Good Natured Gardening: Gardening in December

‘Tis the season when Christmas appears on the horizon, and opportunities for gardening are fewer. It’s a great time to admire the remaining autumn colors, sit in front of a roaring fire, and enjoy this month’s festivities.

Baseball players take winter off to relax, so gardeners also should be able to have an off-season. No planting, fertilizing, or weeding, and no stressing. Right? In your dreams.

Clarence Schmidt

Clarence Schmidt

(Courtesy photo)

So that you can grow in the know, here’s this month’s yard to-dos.

Get a jump on building those new planter beds. Building them now will give the soil time to settle and be ready for springtime planting.

Make time for some prime-time armchair gardening. Flip through a few plant and seed catalogs for ideas.

Don’t forget about that partridge in the tree, the turtle doves, and all those calling birds. That’s a lot of birds to feed. So, clean the birdbaths, disinfect bird feeders, and stock up on seeds, and suet.

Our hummingbird buddies will need a steady supply of nectar in their feeders. Note: the cost of nectar has practically doubled, so if you really need that new car, try attracting butterflies instead.

Some bulbs to plant: alliums, anemones, crocuses, daffodils, freesias, gladiolus, hyacinths, irises, narcissus, paperwhites, ranunculus, snowdrops, and tulips.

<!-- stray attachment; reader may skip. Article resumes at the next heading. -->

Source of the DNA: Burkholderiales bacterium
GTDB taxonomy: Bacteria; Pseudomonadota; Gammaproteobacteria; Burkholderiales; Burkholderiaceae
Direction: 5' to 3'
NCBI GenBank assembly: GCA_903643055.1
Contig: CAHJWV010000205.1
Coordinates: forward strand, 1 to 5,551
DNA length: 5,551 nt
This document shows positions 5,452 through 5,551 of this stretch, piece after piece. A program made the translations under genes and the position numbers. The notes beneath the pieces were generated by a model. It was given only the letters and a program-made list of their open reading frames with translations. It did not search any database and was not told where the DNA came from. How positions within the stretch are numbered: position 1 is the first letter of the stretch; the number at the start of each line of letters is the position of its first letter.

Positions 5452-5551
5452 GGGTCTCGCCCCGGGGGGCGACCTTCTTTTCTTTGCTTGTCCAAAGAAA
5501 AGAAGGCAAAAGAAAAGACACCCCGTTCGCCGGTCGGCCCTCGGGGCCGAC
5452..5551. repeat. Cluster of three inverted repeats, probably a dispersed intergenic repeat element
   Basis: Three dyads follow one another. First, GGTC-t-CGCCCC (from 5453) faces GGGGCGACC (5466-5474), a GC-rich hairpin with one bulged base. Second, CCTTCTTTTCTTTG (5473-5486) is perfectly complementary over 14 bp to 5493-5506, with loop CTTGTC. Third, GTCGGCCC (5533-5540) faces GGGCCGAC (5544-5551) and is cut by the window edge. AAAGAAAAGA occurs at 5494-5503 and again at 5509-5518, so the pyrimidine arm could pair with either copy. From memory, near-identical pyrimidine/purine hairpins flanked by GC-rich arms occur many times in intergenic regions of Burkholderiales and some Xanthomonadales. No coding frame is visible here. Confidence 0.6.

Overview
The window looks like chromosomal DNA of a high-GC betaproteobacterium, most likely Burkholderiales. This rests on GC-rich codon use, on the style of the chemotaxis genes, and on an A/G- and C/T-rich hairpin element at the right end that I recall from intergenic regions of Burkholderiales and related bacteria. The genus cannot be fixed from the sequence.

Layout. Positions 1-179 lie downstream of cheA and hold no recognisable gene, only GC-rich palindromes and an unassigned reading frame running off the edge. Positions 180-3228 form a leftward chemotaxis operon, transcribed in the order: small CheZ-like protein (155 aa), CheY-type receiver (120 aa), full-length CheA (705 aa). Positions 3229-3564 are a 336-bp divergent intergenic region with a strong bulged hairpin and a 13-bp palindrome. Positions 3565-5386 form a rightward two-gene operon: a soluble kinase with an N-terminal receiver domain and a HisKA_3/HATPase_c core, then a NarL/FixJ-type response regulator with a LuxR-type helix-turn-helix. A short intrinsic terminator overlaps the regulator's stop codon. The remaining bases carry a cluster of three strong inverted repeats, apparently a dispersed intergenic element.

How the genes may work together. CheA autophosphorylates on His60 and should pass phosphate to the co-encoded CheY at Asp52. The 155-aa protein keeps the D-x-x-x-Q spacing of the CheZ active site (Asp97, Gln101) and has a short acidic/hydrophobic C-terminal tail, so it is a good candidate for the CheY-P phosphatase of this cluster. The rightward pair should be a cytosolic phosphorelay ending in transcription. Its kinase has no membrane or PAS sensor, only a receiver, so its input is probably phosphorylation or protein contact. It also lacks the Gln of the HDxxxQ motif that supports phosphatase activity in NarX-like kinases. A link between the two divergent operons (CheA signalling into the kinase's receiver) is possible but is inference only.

Amaryllis, Christmas cactus, cyclamen, hyacinths, kalanchoes, and poinsettias will provide some impressive holiday colors. According to Bellevue University, “when properly cared for, an amaryllis plant can live for 75 years”. I planted mine when I was…oh, no you don’t…you’re not getting any clues as to my age. Suffice it to say that I was born at a very early age.

Consider a living potted Christmas tree. It will save you money as opposed to those one-and-done cut trees. It’s more eco-friendly, and with some loving care, can be brought back inside next December.

This month, consider giving away some fruits and potted plants from your yard to your friends and fellow gardeners. Not only is it a neighborly gesture, but it is also a way to ship out those pesky aphids, stink bugs, and leafhoppers.

As a bonus, give them that fully aged rum fruitcake that’s been re-gifted countless times. Ho. Ho. Ho.

It’s game over for the summer crops and time to harvest apples, Brussels sprouts, cauliflowers, grapes, kale, kohlrabi, leeks, lettuce, parsley, spinach, and turnips.

Powdery mildew occurs year-round in our area and thrives in temperatures of 60 to 80℉. This fungal disease causes whitish blotches on tomato leaves, squash, and cucumbers. A garden with powdery mildew can still be productive. Use neem oil, sulfur, non-toxic horticultural oil, or biological fungicides. It’s like giving those pesky fungi a taste of their own medicine.

Water houseplants less than in the summer due to reduced hours of sunlight. Check them often for mealybugs, spider mites, thrips, whiteflies, and the diabolical ironclad beetle. Indoor plants love to bask in the 65 to 75℉ range.

According to Grangetto’s Farm and Garden Supply, “As the weather cools and days are shorter, reset your irrigation timer to water less frequently. You don’t need to change the number of minutes the system waters each time, just the frequency.”